I don’t have to tell you that 2020’s been a year. We’re out of sorts and with recent data on the skyrocketing of COVID-19 cases yet again, the winter of 2020/2021 doesn’t inspire feelings of optimism.
Despite the insanity, many people including myself have been trying to remain positive. This got me thinking. What can make this winter less miserable?
That’s when I came across a Scandinavian phrase, koselig, meaning “there’s no such thing as bad weather, just bad clothing.”
The Scandinavian Mindset In Winter
There are three significant components to this Scandinavian mindset for winter.
1. There’s koselig, a sense of coziness that’s sort of like the best parts of Christmas without stress and gift-lists. It’s all about lighting candles and fires, creating an ever-present mood of happiness through embracing the wintry weather outdoors and celebrating the warmth and rest indoors. Warm beverages, thick fuzzy blankets, and even a night on the couch with Netflix all play into this koselig.
2. There’s a sense of community built into koselig. The Norwegians hold festivals and community activities – yes, many of them outdoors – where people come together to celebrate the wild beauty of the winter wonderland.
In times of pandemic, of course, that’s an aspect of this coziness that we’re still figuring out, but the concept is still there – and there are safe ways to celebrate life and winter without exposing ourselves to the virus.
3. The other component of this winter-wonder mindset of those from the Arctic Circle is a celebration of things you can only do in the snows and bitter cold. Skiing, for example, and ice skating, are all a part of this celebration. Even if you’re not into winter sports, there’s this sense of joy and wonder over the transformation of the world into this snow-dressed world where icicles sparkle in the morning sun and snowflakes fly past windows in a dazing whirl.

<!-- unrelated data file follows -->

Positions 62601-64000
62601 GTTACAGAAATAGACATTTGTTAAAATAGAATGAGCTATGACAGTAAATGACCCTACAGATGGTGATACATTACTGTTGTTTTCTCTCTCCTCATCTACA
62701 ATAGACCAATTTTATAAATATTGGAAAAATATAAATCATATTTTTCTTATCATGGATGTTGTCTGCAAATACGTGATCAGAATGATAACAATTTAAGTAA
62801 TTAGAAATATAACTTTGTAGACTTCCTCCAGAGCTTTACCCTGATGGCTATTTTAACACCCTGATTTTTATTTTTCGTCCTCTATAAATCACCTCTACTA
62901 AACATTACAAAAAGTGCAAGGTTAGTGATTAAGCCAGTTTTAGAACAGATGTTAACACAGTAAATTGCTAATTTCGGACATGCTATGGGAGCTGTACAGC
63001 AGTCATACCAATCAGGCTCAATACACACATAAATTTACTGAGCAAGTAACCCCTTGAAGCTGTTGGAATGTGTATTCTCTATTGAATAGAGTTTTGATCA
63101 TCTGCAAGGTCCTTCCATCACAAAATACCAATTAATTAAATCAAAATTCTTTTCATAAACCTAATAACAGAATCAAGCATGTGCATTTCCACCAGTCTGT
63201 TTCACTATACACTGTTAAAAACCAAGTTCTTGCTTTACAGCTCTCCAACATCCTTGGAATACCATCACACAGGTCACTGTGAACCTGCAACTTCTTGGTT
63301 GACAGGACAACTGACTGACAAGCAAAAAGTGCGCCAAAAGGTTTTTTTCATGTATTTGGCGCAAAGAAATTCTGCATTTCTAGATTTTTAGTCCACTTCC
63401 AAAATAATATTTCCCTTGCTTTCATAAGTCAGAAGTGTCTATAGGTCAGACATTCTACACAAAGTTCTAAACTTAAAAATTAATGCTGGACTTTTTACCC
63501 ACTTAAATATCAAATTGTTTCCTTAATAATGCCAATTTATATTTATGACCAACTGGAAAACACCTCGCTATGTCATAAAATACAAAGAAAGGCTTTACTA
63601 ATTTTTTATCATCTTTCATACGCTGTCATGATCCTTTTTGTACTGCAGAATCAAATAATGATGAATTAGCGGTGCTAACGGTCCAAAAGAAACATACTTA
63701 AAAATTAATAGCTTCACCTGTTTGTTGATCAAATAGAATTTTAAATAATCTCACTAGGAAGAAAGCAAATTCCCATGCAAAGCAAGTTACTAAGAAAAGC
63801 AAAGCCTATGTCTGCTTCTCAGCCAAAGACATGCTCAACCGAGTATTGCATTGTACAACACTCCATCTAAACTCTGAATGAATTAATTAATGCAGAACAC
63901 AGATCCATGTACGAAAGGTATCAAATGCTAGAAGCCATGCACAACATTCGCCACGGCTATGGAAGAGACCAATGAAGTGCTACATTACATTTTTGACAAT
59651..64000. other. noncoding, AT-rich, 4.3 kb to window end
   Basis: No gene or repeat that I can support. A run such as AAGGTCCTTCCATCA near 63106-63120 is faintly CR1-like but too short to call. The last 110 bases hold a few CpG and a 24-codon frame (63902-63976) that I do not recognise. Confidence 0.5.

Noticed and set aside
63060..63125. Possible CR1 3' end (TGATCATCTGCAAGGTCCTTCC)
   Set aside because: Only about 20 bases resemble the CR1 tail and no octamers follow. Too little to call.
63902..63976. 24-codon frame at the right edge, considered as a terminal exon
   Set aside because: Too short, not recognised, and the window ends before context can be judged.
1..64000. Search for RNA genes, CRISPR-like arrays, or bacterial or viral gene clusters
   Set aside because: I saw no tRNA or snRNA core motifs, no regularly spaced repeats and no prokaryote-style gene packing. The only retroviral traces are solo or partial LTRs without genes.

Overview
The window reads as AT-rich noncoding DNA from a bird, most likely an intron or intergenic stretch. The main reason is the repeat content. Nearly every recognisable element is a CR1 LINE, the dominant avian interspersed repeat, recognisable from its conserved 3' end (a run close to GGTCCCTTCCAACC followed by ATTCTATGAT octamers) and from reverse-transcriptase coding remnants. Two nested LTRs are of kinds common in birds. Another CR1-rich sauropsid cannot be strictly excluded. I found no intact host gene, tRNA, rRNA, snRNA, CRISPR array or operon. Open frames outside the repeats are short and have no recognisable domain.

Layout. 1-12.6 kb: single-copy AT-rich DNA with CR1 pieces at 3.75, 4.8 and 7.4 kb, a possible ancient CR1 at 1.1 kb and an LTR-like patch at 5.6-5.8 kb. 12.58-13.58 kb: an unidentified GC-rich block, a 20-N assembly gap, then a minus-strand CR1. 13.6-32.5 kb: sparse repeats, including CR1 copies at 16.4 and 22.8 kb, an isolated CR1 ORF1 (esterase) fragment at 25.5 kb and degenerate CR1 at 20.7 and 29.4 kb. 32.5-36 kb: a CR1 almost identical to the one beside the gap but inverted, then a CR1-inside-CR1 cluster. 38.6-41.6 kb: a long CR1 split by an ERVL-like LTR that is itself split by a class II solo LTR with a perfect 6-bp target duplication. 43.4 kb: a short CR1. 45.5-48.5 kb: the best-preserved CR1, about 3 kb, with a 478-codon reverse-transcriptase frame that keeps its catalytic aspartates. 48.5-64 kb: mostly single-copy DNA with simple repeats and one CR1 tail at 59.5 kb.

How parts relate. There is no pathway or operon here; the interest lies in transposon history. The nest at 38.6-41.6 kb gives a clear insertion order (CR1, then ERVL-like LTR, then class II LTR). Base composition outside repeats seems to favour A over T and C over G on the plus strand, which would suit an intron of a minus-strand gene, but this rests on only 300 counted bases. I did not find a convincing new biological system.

So, what can we do to embrace this and fight off the winter blues?
Change Your Wardrobe
Instead of focusing on the bad weather, focus on the clothing you have that doesn’t work well in the wintertime. I mean, it’s great looking cute and all, but save that for the Zoom calls with your date, not your outdoor adventures.
Purchase a winter coat that keeps you warm and wicks away sweat. Wear hats that keep your ears, forehead, and neck warm. Use thick, cozy scarves that combat the wind. Find thick, warm gloves that trap heat. Put your phone away and focus on keeping those hands warm instead.
Serve Up The Good Stuff
From Finland, the concept of Kakkukahvi encourages us to serve up hot beverages along with delicious cake, to help us warm up from the inside out. This kind of simple, delicious treat not only soothes our minds but increases that coziness feeling and improves our social interactions with those we’re spending lockdown with.
Create A Weekly Binging Ritual
To help beat the post-holiday blues, we can clue into a Norwegian winter tradition. There they engage in Fredagskos which is basically, a Friday evening ritual of enjoying tacos for dinner and then crashing on the couch for the night, watching indulgent TV shows, and nibbling on goodies like sweets and chips until you drift off.
Roughly translated, this means your weekly ritual is an evening of indulgent bliss when calories don’t matter, bedtimes don’t exist, and binging your favorite TV shows is your top priority.
Go Floral With Fresh Cut Flowers All Winter Long
From Sweden comes a unique and beautiful winter survival tradition – indoor flowers all winter long. Typically, they use tulips in a wide range of colors, but you can dress up the dull gray days with vibrant bouquets of iris, Gerbera daisies, hydrangeas, lilies, or carnations. Brilliant colors have been shown to affect the mood, so choose bright, energetic colors you love to keep your spirits up.
Pick up a bundle or two from your local grocery store every week for budget-friendly prices or buy some plants to grow instead.
Time To Prepare For Winter
The leaves are nearly gone from the trees I can see from my office window as I write this, so it’s already time to adapt these ideas into our family plans for the season. I’ve purchased tons of tea, cocoa, and coffee, found some lovely new china cups from which to drink them and I’ve created myself a “nest” in the corner of the living room with my futon mattress, some blankets, and extra pillows. I even crafted a little brick “fireplace” to fill with candles for the long wintry nights ahead.
Next on my list is better winter clothing. I currently can’t go running in what I own in the colder months, so I’m investing in warmer shoes, thick socks, and thicker running tights. I might even look into some heated running gear for those really cold days.
If Scandinavian folks can thrive in winter with these concepts in place, so can we.